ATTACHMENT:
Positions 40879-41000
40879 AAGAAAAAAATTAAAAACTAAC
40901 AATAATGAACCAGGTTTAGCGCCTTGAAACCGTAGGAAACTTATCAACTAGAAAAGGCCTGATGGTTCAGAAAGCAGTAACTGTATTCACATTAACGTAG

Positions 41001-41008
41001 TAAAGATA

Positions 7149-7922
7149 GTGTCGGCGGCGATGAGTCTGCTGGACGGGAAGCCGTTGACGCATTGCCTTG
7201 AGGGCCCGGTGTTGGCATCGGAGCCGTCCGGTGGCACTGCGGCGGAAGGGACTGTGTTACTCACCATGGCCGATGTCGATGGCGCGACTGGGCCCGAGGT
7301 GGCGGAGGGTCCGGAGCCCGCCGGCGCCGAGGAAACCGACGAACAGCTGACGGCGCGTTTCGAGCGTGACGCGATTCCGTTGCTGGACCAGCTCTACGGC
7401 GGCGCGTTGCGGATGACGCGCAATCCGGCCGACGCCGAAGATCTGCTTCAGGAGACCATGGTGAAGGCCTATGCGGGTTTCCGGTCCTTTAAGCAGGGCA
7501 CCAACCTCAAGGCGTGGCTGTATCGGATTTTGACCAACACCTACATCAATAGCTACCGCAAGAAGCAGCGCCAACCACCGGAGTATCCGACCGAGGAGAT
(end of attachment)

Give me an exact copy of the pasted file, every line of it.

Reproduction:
Positions 40879-41000
40879 AAGAAAAAAATTAAAAACTAAC
40901 AATAATGAACCAGGTTTAGCGCCTTGAAACCGTAGGAAACTTATCAACTAGAAAAGGCCTGATGGTTCAGAAAGCAGTAACTGTATTCACATTAACGTAG

Positions 41001-41008
41001 TAAAGATA

Positions 7149-7922
7149 GTGTCGGCGGCGATGAGTCTGCTGGACGGGAAGCCGTTGACGCATTGCCTTG
7201 AGGGCCCGGTGTTGGCATCGGAGCCGTCCGGTGGCACTGCGGCGGAAGGGACTGTGTTACTCACCATGGCCGATGTCGATGGCGCGACTGGGCCCGAGGT
7301 GGCGGAGGGTCCGGAGCCCGCCGGCGCCGAGGAAACCGACGAACAGCTGACGGCGCGTTTCGAGCGTGACGCGATTCCGTTGCTGGACCAGCTCTACGGC
7401 GGCGCGTTGCGGATGACGCGCAATCCGGCCGACGCCGAAGATCTGCTTCAGGAGACCATGGTGAAGGCCTATGCGGGTTTCCGGTCCTTTAAGCAGGGCA
7501 CCAACCTCAAGGCGTGGCTGTATCGGATTTTGACCAACACCTACATCAATAGCTACCGCAAGAAGCAGCGCCAACCACCGGAGTATCCGACCGAGGAGAT